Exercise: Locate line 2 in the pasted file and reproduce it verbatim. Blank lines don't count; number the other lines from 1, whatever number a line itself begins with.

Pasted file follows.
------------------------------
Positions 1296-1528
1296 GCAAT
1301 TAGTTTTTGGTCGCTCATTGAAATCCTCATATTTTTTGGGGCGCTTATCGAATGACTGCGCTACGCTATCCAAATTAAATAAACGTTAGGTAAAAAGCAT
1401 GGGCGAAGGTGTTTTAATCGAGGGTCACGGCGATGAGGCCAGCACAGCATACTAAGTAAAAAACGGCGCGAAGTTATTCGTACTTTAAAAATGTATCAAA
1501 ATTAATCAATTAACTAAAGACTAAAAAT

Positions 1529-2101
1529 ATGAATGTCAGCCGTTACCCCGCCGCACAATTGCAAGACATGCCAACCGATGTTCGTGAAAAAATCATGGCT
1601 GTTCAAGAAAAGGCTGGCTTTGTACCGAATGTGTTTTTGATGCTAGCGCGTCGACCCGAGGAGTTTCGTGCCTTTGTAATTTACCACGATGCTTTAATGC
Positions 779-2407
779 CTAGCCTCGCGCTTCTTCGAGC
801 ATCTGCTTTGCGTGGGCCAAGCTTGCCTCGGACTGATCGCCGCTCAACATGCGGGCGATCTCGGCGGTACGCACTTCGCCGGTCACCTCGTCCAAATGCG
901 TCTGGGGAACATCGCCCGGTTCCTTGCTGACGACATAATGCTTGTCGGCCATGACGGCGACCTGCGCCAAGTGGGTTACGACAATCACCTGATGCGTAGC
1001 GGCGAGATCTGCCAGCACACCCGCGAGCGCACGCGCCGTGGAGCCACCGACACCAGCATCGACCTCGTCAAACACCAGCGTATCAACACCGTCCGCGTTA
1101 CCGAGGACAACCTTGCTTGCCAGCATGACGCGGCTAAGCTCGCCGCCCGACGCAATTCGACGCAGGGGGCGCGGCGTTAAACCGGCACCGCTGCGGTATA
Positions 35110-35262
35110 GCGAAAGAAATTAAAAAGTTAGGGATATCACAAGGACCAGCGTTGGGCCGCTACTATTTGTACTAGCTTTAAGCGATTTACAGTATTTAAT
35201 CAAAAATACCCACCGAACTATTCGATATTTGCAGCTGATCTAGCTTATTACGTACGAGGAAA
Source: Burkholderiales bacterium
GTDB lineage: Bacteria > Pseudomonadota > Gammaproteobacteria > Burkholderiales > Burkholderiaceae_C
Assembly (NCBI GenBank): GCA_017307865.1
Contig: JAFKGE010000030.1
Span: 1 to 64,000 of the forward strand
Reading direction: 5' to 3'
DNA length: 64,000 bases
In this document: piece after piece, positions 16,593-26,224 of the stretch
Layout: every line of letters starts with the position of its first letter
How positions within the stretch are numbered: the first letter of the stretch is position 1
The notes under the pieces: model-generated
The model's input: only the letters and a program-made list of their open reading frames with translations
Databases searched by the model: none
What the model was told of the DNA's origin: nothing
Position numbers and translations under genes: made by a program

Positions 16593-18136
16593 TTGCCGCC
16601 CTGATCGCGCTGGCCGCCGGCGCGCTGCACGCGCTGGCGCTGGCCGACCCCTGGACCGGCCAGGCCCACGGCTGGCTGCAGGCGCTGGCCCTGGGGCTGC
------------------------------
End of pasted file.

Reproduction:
1296 GCAAT